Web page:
“What is Search, in Zulu? What is a Firewall, and how do you translate it to Amharic? You often end up with descriptions and analogies, long phrases, which don’t really work with the interface.”
The Somalis in that internet café, in Eastleigh, struggled for a long time even to define ‘network’ in Somali.
Proffered suggestions were shot down, because they were said to translate more like a fisherman’s net, a spider’s web, or woven reeds used to tie bags to a camel’s back.
Somali-language speakers test Google’s new website in their language
But once the exact phrase is agreed upon, it will be locked into the screen, and become the word, in Somali, that millions of that language’s speakers will click on when they use Google Somali once it launches.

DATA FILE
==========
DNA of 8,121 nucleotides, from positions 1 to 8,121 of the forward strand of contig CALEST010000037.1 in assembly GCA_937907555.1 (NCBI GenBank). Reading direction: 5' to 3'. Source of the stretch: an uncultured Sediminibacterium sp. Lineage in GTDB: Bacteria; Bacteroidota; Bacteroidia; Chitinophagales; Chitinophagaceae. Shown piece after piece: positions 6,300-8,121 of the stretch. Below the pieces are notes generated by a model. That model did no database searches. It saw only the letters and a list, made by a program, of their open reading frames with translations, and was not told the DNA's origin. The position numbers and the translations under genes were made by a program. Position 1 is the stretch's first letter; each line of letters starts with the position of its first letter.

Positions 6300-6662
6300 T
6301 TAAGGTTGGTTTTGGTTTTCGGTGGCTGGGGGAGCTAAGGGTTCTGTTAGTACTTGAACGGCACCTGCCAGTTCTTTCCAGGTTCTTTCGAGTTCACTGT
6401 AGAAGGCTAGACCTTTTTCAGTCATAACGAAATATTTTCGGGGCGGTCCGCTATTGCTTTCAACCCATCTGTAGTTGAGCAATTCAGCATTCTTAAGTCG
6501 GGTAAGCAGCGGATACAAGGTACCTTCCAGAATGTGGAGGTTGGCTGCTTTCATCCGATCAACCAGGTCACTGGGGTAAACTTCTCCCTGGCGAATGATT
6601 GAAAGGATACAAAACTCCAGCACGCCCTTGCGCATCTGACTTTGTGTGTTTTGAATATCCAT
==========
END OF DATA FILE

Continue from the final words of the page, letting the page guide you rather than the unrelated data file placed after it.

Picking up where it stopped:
Why go to all this trouble? People who use the internet are educated, aren’t they? They understand English, don’t they? That’s an argument that rattles Gikunda.
“That’s the problem,” he said. “The traditional approach is that in order to appreciate and benefit from what’s on the internet, I need to go to school, I need to know English, I need to understand a computer, get good at it, only then am I allowed to access the internet.
“That’s wrong. We need to make technology adapt to us, not the other way round, to bring the internet to everyone, not allow a select few to come to it.”
This is a major shift, and it’s happening at the same time as those web-enabled mobile phones have gotten cheaper, and the internet’s gotten faster, and app developers at the iHub have gotten smarter.